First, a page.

Lake Adige is my passenger as I head through the Trentino region, a cooler climate in Italy, where vineyards lie among the hillsides in soil rich in dolomite limestone (70 percent, in fact) that is covered in snow during the winter --- and soil that is more fertile for growing grapes to make complex wines. The secret of harvesting on the hillside is in having good grapes to start. With muscato and pinot grigio grapes, among more, I’m in for a tasty visit.
There are 700 castles in Trentino, I am told, and as the tour bus glides onward, my gaze focuses on the peaks of the mountains, which appear translucent. I pass Lake Garda and dream of someday visiting this much-talked about beauty of an area.
Bolzano is where Schenk Italia is located, and where we stop for a tour and tasting. I am greeted by the tallest stainless steel tanks I’d ever seen --- and the cleanest wine-making facility. These tanks can hold 21,000 cases of wine, so there will be no shortage of wine.
Blending of grapes from various vineyards is what Schenk Italia is all about, and in the futuristic design of the tasting room, we begin with a Bella Sera ($10) Pinot Grigio IGT Veneto 2011. The taste is fruit forward with a low acidity from grapes grown exclusively from hillside soil. Next, a 2011 Ecco Domani Pinot Grigio IGT Venezie ($12) that offers a full nose, lots of character and a long finish. This one has a high acidity so would pair quite well with spicy foods and oysters. Pasito mas (want something more)? The 2011 Maso Canali Pinot Grigio DOC Trentino ($23) is made with grapes grown south of Trentino, close to Lake Garda. This wine is lighter on the nose than Bella Serra and Ecco Domani, with a good balance of acidity and a fruity flavor. It was made in the passimento method -- from grapes that spent one month on nets, which results in a more concentrated wine with an intense richness.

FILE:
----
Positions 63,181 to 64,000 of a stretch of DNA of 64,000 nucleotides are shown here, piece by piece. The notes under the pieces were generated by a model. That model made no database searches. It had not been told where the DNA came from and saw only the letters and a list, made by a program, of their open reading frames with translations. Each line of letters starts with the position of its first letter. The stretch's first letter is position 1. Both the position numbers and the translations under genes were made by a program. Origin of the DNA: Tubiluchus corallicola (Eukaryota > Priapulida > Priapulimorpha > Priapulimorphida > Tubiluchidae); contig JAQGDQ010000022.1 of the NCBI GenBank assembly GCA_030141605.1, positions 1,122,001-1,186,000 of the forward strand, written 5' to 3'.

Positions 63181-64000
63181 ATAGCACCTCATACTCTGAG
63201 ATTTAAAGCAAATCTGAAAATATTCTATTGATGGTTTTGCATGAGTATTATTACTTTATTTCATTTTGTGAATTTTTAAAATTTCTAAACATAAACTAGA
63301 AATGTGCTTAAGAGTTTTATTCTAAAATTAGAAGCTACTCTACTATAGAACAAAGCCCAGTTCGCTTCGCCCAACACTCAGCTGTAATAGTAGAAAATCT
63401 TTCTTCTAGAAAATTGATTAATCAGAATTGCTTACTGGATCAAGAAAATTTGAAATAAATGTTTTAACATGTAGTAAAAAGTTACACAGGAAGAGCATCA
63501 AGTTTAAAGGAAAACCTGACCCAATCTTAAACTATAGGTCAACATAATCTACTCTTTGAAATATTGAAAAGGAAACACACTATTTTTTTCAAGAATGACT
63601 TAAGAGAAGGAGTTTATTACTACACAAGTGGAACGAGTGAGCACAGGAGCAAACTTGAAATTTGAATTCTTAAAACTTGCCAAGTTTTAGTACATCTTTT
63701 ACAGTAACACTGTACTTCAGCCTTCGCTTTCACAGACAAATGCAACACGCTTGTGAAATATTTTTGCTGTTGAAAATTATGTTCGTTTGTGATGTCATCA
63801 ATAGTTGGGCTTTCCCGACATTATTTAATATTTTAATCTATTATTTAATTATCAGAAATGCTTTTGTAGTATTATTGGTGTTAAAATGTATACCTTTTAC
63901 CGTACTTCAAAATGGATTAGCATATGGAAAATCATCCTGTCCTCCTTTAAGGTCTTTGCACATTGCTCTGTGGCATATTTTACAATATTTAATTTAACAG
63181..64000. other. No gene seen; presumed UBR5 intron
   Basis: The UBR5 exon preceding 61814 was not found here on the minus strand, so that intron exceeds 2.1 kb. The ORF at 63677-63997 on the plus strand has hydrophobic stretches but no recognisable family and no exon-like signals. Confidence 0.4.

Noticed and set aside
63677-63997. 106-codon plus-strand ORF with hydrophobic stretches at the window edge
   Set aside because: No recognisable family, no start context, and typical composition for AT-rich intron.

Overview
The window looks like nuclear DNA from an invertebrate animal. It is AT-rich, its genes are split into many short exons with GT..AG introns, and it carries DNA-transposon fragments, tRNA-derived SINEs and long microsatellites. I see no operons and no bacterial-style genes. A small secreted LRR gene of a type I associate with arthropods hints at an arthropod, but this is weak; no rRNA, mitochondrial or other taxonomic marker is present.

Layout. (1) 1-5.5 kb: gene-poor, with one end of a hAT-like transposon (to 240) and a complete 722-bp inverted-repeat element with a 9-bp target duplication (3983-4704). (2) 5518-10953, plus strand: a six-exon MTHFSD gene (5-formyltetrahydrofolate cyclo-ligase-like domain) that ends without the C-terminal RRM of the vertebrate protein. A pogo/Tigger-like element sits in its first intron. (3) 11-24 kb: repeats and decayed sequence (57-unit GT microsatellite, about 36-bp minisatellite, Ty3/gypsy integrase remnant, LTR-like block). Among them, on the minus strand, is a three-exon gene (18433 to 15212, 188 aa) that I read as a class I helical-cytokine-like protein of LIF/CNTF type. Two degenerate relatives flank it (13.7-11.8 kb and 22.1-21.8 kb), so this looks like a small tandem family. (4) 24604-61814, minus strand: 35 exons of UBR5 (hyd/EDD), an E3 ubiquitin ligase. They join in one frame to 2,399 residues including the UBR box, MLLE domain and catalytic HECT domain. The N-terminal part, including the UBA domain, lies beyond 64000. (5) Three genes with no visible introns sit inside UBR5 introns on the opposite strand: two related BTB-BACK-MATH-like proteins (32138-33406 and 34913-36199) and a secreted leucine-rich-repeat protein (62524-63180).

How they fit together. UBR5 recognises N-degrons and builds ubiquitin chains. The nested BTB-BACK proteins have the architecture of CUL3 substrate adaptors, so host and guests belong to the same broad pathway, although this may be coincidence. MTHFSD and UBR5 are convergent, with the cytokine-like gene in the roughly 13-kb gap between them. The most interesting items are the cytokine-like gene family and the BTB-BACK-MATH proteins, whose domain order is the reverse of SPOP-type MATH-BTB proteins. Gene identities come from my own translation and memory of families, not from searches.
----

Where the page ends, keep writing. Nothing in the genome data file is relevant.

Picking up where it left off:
Next, a 2011 Bella Sera Moscato IGT Sicilia (screw capped) wine. I am told Moscato is the third most widely consumed wine in the U.S. of all white wines – and is prone to mutation. It offers more fruit on the nose and is fresh and sweet – an everyday wine for sweet wine lovers. I love this grape. And I’m really glad I got to enjoy the next tasting of a 2011 Ecco Domani Moscato IGT Venezia – in the blue bottle. This has more acidity and is best consumed as an aperitif, say, with pecorino or asiago cheese – even speck, the fatty ham of the area. It’s got a great minerality on the nose, which translates to a wonderful terroir, and it’s got a bit of bubble in it. It happens to have been my favorite pick of the morning.